The half-life of poems

Metaphors shed
new light on life,
they restore
vibrant colors
dulled by dust,
adding depth
to our frame
of reference.

Poets are
knee-jerk puppets at
the strings of their words,
ventriloquist voices
thrown to embody
any emotion.

The finesse
of progress
through spoken
word & rhyme,
passing out
pathos to impart
personality on
complacent
populations.

Poem
I could put
you in a tidy
sentence with
punctuation
in all the right
places but
feelings are
best left
unkept
for effect.

Poems cannot
write themselves,
they are an
extension of
our experience,
words awakened
when we need
to come to terms
with our spirit.

Words are so
objective & defined,
yet we manipulate
them for our
subjective
perspective,
constructing
intangible feelings
from alphabets.

What a mountain
of words at my
disposal to pilfer
as I choose,
but there is
strength in
restraint,
I will climb
only those
of use.

Short
breaths,
subtle
heartbeats,
succinct
pathos,
life’s
truest
form,
bare
bones.

I am
lightheaded
& heavyhearted
breathing
words
instead of
oxygen.

Words can only
get you so far,
the rest must
be traveled
in silence,
listening for
the unspoken
heartbeat.

About tyler4turtles

I am an avid photographer, poet, ecologist, bookworm, blogger, art enthusiast and runner who calls Montana home but lives in Oregon.
This entry was posted in Poetry and tagged , , , , , , , , . Bookmark the permalink.

18 Responses to The half-life of poems

  1. Every word written for a reason, a little piece of your thoughts, a release of your emotions…..
    Of course you can say this better, my friend.
    This is phenomenal,

    • Yes, so very true, my friend! Thank you for your kind words! This poem is a compilation of my more recent Tweets that share a common theme. The title suggests we are only seeing half the life of a poem, the other half remains close to the heart, words felt but unspoken. I hope you have a wonderful Wednesday 🙂
      Cheers,
      Tyler

  2. “…breathing words instead of oxygen…” just part of a memorable stanza )

  3. simonhlilly says:

    A nice bucket of wriggling thoughts!

    • Thank you, Simon! This poem is a collection of my most recent Tweets that share a common theme. What we see and feel in a poem is only half the story – the other half remains close to the heart, beating in purposeful silence. I hope you have a wonderful day, my friend 🙂
      Cheers,
      Tyler

  4. keelymyles says:

    Suuuuuuuuuuper! Superb.

  5. Really like the theme.

    • Thank you, my friend! This poem is a compilation of my most recent Tweets that share a common theme, exploring the interplay between the poem we write externally and the poem we feel inside. The poem that you see on paper is but half the story – the other half resides close to the heart, life felt through unspoken beats. Hopefully this makes sense. Have a wonderful day and keep up the inspired work on your blog 🙂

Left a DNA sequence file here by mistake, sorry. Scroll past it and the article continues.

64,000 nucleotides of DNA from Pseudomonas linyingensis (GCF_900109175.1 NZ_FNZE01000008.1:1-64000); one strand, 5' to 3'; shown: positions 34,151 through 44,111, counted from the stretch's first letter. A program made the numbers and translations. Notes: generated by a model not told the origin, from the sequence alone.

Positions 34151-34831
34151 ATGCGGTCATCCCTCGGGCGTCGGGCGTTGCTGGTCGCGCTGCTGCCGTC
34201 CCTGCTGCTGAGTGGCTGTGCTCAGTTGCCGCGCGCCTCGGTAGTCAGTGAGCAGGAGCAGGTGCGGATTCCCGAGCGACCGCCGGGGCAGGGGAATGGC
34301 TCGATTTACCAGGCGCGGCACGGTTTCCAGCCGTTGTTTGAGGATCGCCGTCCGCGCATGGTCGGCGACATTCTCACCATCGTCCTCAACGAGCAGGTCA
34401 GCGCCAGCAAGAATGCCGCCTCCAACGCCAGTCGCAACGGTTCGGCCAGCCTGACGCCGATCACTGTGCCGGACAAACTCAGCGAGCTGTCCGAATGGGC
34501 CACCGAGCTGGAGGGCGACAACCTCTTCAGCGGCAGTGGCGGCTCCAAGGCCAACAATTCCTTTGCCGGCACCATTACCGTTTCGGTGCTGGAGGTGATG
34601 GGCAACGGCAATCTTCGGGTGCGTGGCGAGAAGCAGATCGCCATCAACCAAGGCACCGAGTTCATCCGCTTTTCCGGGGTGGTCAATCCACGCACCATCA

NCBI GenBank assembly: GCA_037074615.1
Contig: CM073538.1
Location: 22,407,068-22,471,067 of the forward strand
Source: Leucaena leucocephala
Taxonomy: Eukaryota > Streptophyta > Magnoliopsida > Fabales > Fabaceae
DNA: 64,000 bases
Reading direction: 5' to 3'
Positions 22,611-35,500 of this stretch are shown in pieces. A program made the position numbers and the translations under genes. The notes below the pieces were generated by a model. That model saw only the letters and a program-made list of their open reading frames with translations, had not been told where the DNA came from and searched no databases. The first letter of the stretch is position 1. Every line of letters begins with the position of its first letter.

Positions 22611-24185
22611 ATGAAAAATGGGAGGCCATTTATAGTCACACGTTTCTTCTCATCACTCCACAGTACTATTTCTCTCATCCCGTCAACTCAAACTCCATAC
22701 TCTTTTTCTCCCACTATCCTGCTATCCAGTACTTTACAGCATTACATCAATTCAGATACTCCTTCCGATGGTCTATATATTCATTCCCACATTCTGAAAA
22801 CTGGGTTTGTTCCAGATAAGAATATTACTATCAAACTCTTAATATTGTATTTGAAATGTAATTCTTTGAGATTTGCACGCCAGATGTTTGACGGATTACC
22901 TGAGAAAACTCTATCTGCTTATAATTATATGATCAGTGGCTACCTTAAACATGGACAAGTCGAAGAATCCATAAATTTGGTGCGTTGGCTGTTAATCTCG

Cheers,
      Tyler

  6. Tyler, I hold hope where words can transform, transend language to something that is found in the silence between heart-beats, and across timeless time. I think you have a key to this. Really enjoyed this poem.
    Tara

    • Thank you, Tara! The poems we write are but half the story – the other half resides close to the heart, beating with so much feeling that we stand speechless, in awe of its life blooming in darkness. I hope you have a wonderful Wednesday, my friend, and keep inspiring the world with your creative spirit 🙂
      Cheers,
      Tyler

  7. Sublime write, Tyler 🙂

  8. Pingback: Words, A Poem | The musings of an optimist.

  9. “I am
    lightheaded
    & heavyhearted
    breathing
    words
    instead of
    oxygen.”

    WOW. So beautiful. You weave words nice. Thanks for this. I believe you might enjoy these if you have the time…
    http://www.elephantjournal.com/2014/06/a-non-linear-life-lessons-from-nature-laura-ward/
    http://www.elephantjournal.com/2014/06/unapologetically-woman-laura-ward/
    http://www.elephantjournal.com/2014/06/why-laura-ward-poem/

    xxxx sunshine

  10. “Poets are
    knee-jerk puppets at
    the strings of their words,
    ventriloquist voices
    thrown to embody
    any emotion.”
    Tyler, this is, in my opinion, one of the best pieces you have written that I have read. You nail us poets on so many levels. Great capture!

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